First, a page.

File Permissions

Peter Childs Peter Childs Follow Jan 10, 2022 · 7 mins read
File Permissions
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An understanding of file permissions is important to the success of computational jobs, and the security of your files.

The default settings are suitable for some, but not every use-case: without sufficient awareness, your files may be visible to people who should not be able to access them, and vice-versa.

About half of all the storage support requests we get are regarding file permissions. This blog post will address common issues.

Every operating system uses file permissions, and while these may differ, they all follow the same principles.

The storage on Apocrita is based on the standard POSIX file permissions of User, Group, and Other. However, this is extended with Access Control Lists (ACLs) which make it possible to grant access to multiple groups or individuals in finer detail.


With standard POSIX/Linux permissions, each file has three sets of permissions, relating to owner, group and everyone else (commonly known as “other”). By default, new files are owned by your own username and default group.

The default group on the cluster is qmul, although if you are an external collaborator, it might be external instead.

Each file permission for the user, group and other can be assigned any of the following:

  • read - user/group/other can read the file - signified by the ‘r’ character
  • write - user/group/other can write to the file - signified by the ‘w’ character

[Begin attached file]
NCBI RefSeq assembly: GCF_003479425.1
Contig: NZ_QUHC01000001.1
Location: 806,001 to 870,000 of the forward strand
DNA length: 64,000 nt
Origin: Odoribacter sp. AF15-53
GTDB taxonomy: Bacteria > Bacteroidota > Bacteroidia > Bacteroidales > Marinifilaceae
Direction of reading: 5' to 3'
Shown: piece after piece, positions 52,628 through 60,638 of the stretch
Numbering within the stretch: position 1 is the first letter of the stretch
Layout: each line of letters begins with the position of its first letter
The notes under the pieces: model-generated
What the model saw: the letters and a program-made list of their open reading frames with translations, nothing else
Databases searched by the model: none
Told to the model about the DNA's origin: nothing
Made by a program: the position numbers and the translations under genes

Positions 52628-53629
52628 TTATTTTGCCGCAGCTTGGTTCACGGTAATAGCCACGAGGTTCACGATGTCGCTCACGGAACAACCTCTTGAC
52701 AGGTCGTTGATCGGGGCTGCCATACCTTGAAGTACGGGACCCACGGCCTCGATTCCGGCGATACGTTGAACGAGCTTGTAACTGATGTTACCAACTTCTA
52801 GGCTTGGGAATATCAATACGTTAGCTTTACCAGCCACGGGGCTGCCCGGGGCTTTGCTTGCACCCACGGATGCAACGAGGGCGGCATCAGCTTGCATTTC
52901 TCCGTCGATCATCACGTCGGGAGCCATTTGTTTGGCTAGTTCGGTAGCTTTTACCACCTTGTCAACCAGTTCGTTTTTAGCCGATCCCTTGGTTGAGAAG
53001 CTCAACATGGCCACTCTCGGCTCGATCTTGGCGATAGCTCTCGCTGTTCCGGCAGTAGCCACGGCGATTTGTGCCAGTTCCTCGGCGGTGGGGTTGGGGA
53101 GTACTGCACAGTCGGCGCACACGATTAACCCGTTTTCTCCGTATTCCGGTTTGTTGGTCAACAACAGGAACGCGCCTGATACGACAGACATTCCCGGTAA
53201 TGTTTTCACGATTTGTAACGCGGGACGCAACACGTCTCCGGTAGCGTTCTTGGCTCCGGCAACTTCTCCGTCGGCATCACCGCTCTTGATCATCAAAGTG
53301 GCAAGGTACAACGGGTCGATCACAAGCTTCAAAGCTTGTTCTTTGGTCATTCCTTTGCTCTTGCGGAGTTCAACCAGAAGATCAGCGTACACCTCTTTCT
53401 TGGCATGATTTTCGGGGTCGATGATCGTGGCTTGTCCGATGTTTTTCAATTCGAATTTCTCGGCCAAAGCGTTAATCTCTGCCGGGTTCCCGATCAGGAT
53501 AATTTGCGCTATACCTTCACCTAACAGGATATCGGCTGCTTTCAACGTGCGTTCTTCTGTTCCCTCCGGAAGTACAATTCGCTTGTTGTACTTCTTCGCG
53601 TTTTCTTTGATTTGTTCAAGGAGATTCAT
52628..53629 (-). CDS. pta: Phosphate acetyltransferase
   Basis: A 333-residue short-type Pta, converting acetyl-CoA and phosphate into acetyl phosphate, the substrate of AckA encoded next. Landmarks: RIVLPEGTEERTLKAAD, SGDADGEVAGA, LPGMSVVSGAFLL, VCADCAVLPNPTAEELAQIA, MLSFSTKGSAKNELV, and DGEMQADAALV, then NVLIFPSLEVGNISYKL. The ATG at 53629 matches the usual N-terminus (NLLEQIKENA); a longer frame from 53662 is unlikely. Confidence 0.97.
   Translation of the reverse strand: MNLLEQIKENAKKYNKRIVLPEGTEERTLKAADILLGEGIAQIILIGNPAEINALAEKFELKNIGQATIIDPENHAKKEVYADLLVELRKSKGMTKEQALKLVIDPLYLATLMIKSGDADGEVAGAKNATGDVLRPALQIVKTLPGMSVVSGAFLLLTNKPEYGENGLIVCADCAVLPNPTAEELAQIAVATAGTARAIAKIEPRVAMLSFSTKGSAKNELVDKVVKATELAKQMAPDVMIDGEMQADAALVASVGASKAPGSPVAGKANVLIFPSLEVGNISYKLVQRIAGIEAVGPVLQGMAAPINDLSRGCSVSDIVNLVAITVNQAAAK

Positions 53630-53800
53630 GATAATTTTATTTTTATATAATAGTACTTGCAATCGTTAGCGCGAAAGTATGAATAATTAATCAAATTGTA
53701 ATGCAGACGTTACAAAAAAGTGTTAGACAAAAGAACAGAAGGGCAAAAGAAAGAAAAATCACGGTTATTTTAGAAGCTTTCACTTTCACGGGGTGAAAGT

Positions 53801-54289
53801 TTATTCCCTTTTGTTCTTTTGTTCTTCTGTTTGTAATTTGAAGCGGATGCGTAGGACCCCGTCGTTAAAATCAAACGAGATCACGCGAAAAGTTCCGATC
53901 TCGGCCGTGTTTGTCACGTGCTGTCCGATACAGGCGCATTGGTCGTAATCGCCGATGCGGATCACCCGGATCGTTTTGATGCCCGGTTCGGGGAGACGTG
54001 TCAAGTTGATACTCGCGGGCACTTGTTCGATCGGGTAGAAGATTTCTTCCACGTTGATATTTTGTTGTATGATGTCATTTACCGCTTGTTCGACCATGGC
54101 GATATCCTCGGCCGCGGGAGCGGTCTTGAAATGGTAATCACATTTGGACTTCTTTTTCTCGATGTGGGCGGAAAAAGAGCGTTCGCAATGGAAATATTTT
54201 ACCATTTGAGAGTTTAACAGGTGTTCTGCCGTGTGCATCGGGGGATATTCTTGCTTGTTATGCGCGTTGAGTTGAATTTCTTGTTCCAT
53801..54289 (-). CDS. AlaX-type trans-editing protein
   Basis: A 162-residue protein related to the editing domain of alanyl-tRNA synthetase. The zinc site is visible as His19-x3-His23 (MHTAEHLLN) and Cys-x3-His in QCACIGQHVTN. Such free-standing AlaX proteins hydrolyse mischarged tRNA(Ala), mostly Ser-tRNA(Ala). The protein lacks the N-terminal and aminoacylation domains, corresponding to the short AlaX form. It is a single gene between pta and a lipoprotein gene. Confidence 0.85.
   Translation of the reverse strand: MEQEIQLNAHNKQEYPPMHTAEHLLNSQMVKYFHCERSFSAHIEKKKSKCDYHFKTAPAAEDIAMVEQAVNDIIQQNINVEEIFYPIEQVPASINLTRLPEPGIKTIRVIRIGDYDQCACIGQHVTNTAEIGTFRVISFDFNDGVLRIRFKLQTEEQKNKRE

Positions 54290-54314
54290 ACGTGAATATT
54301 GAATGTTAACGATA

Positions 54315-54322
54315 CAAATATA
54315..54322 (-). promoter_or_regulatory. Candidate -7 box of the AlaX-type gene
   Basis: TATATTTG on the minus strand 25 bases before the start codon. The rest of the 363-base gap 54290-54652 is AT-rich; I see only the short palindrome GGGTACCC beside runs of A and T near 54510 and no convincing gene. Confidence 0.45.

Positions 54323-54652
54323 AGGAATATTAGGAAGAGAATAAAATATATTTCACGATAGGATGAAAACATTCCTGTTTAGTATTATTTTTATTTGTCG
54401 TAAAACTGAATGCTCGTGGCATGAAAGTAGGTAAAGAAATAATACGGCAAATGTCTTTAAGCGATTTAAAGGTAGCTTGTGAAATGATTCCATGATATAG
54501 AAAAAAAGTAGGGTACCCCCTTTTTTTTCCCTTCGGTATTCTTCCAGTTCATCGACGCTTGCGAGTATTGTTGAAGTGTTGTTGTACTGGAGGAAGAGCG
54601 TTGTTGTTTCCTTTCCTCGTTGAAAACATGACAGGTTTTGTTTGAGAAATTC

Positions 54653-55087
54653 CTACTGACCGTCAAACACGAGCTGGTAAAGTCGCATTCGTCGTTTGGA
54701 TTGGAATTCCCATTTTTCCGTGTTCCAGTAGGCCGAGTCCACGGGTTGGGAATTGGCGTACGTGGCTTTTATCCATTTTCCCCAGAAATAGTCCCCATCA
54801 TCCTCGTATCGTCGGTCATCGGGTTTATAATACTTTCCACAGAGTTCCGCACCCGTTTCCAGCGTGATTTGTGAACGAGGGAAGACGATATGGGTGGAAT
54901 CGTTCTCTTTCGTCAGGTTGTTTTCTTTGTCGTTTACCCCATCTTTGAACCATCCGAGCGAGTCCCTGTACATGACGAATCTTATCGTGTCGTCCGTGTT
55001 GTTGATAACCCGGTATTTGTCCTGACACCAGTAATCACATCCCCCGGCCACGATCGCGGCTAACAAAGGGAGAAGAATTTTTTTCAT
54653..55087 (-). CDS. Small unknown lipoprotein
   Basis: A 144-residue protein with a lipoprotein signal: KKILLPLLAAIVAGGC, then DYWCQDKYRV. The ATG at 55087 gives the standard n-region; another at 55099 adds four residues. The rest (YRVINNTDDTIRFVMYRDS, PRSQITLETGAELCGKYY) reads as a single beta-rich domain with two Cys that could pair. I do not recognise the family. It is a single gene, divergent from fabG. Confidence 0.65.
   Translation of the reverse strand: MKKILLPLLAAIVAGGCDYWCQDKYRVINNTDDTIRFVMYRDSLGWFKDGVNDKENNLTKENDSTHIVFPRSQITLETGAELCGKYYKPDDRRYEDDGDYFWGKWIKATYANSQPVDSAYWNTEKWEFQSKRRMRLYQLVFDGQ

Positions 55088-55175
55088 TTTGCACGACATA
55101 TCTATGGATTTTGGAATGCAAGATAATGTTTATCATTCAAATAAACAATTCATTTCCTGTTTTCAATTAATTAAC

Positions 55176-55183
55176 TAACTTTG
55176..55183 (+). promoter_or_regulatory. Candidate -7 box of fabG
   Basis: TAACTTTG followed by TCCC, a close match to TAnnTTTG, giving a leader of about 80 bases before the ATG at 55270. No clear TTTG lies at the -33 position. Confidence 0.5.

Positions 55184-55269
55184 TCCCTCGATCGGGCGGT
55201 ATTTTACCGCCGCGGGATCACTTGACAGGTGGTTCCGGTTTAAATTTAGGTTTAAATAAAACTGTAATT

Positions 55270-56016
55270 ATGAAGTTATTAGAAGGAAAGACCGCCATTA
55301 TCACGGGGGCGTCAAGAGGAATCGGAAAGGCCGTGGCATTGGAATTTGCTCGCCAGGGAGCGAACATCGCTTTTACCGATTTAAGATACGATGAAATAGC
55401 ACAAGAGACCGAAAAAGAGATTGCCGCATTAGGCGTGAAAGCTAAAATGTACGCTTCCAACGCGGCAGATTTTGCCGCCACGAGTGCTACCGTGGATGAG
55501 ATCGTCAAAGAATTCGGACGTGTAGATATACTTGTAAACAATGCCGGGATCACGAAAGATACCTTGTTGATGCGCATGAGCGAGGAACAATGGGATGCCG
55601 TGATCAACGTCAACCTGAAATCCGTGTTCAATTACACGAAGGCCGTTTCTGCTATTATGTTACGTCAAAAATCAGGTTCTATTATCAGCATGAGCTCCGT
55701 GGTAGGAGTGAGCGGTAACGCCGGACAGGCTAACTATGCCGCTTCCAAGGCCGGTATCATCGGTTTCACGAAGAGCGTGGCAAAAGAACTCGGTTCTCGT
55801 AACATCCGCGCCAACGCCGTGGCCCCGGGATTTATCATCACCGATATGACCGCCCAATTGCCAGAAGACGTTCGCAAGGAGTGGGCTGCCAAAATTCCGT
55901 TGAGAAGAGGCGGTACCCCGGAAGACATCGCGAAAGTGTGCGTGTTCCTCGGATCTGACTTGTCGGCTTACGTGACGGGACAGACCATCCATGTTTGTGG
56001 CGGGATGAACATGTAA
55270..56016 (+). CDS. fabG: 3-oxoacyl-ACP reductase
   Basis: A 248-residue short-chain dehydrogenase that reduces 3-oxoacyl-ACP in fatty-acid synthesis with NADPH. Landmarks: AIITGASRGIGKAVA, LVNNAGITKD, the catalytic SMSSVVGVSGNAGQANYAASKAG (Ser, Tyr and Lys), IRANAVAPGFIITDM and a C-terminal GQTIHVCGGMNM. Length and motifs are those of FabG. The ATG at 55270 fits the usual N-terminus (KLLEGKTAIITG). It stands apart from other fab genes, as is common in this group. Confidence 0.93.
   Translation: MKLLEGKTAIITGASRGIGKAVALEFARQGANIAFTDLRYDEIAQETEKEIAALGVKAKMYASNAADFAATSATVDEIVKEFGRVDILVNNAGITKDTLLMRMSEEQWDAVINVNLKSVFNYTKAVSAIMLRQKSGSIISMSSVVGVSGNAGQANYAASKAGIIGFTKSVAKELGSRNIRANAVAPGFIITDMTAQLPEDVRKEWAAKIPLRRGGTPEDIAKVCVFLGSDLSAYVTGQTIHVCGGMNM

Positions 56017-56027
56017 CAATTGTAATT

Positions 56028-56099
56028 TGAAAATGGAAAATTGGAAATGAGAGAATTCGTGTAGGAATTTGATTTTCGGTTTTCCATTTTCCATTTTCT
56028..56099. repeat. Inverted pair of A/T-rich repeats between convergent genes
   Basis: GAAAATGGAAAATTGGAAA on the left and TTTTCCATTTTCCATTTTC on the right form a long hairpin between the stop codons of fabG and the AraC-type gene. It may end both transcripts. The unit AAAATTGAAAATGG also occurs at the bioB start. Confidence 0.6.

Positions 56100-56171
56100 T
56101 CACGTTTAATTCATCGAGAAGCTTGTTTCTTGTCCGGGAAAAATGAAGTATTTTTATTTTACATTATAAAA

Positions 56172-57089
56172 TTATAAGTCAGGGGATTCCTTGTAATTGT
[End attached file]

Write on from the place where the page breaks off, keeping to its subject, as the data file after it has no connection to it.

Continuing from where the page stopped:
• execute - user/group/other can run the file, or if it’s a directory they can list the contents - signified by the ‘x’ character

These will normally be listed as a series of letters but can also be represented in octal form with a digit for each of the user, group and “other” categories:

    0 - no permissions
    1 - ‘—x’ : execute
    2 - ‘-w-’ : write
    4 - ‘r—’ : read
    3 : ‘-wx’ : writable and executable
    5 : ‘r-x’ : readable and executable
    6 : ‘rw-’ : readable and writable
    7 : ‘rwx’ : read, write and execute.

You can see the permissions of a file by using ls -l

[abc123 ~]$ ls -l script.sh
-rwxrw-r-- 1 abc123 qmul 1483838 Nov 9 2021 script.sh

This rwxrw-r-- format means:

  • owner has read, write and execute permission (rwx)
  • group has read and write permission (rw-)
  • everyone/other has read permission (r--)

This can be represented in octal form as 761.

The default permissions are set based on the umask, which specifies the permissions which you don’t want to see by default on newly created files. It can get a little complicated, since removal of a permission doesn’t necessarily mean that all permission is granted when you don’t remove permissions. For example, umask 077 ensures that rwx is not applied to a new file. Note that the user/owner execute permission is not added by the touch command by default though.

$ umask 077
$ mkdir dir
$ touch file
$ ls -ld dir file

drwx------ 2 abc123 qmul 4096 2021-11-20 12:05 dir
-rw------- 1 abc123 qmul 0    2021-11-20 12:05 file


Group shares have been designed to inherit group ownership from the parent directory - files created in a group share will be be limited to your group and not everyone.